Why is it so hard to change the structures of the health system? As the Committee on the Future of Healthcare is finding out. Could it be anything to do with the power of the special interests in health, do you think, including the consultants – especially the consultants – the nurses, the staff and the private healthcare providers?

On Thursday, Dr Kevin Kelleher told an Oireachtas committee that there was a problem with nurses not getting the flu vaccine. Incentives had been shown to work, he said. Draws for iPads and iPods. Even chocolates.

Liam Doran, the capable and canny boss of the nurses’ union, exploded on to the airwaves. This was just typical of the way nurses were condescended to, he said. Was it any wonder there is a nursing shortage? The possible offence caused to the nurses became the story, rather than the fact too few nurses were being vaccinated against the flu. Is there not something a bit back to front here?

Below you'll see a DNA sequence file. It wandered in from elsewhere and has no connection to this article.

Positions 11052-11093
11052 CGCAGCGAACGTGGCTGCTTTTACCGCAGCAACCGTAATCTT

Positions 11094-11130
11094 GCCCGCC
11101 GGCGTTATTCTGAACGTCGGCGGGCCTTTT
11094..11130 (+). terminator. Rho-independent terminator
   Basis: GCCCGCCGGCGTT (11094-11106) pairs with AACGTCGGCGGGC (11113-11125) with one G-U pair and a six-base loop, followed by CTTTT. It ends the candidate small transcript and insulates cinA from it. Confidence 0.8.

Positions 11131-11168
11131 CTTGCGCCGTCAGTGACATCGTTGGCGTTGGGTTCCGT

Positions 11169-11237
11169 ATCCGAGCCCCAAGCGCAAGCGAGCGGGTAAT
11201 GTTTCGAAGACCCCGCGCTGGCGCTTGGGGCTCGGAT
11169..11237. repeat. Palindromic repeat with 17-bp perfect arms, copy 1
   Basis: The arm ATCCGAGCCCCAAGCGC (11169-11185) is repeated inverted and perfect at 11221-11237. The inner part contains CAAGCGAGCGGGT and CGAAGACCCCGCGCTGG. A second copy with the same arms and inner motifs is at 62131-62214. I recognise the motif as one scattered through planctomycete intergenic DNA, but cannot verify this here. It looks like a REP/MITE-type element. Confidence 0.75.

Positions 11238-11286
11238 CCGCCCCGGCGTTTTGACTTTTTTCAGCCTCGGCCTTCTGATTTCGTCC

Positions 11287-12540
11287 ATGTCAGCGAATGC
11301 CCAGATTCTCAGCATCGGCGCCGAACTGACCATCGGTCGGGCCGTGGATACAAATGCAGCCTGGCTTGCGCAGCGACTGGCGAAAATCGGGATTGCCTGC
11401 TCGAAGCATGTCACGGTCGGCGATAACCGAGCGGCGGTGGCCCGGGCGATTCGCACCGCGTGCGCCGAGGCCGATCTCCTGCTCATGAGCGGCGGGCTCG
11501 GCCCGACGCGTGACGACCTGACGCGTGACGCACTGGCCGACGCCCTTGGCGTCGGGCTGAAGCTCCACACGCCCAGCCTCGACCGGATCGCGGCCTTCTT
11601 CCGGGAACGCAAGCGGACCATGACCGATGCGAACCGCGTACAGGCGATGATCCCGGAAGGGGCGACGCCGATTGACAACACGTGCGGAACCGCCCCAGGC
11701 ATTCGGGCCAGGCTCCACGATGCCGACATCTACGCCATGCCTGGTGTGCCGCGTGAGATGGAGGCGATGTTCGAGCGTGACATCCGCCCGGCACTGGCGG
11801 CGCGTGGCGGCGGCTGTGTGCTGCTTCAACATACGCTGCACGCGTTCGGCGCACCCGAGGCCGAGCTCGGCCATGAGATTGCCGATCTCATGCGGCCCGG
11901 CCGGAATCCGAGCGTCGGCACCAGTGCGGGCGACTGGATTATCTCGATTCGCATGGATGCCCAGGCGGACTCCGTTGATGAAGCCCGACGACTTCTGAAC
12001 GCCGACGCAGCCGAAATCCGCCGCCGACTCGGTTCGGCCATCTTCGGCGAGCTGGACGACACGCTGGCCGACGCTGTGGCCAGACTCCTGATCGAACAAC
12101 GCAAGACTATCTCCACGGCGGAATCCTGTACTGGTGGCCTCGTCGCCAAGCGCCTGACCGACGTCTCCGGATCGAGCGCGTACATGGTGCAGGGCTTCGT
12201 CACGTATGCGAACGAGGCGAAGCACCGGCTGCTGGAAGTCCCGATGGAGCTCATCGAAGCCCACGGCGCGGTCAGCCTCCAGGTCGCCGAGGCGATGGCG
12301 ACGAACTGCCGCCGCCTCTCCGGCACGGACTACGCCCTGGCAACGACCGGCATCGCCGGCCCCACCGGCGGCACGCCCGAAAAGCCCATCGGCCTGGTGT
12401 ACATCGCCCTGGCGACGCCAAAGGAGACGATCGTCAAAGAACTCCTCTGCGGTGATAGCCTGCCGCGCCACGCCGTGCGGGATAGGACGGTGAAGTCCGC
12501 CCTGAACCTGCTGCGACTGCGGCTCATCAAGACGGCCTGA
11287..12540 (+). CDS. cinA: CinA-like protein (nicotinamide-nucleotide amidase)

Has there ever been a problem in the health system for which the health unions have not diagnosed more money for their members as the cure?

Fair enough, that’s their job. But the rest of us – politicians, media, public – should stop pretending there isn’t at least some element of self-interest in all of this.

Largely for the above reasons, I think, Irish politicians have not been good at articulating and defining a public interest. In fact, they have been hopeless at it.

The most electorally successful politician of our time, Bertie Ahern, was a nonpareil in his skill at keeping enough people happy for most of the time. Events subsequently showed us this came at a steep cost of a ruined economy and all the suffering that went with that.

If we are ever to have good government as a consistent rather than occasional practice, we will need a better style of politics and leadership, of political and public discourse. And politicians will have to get better at saying no.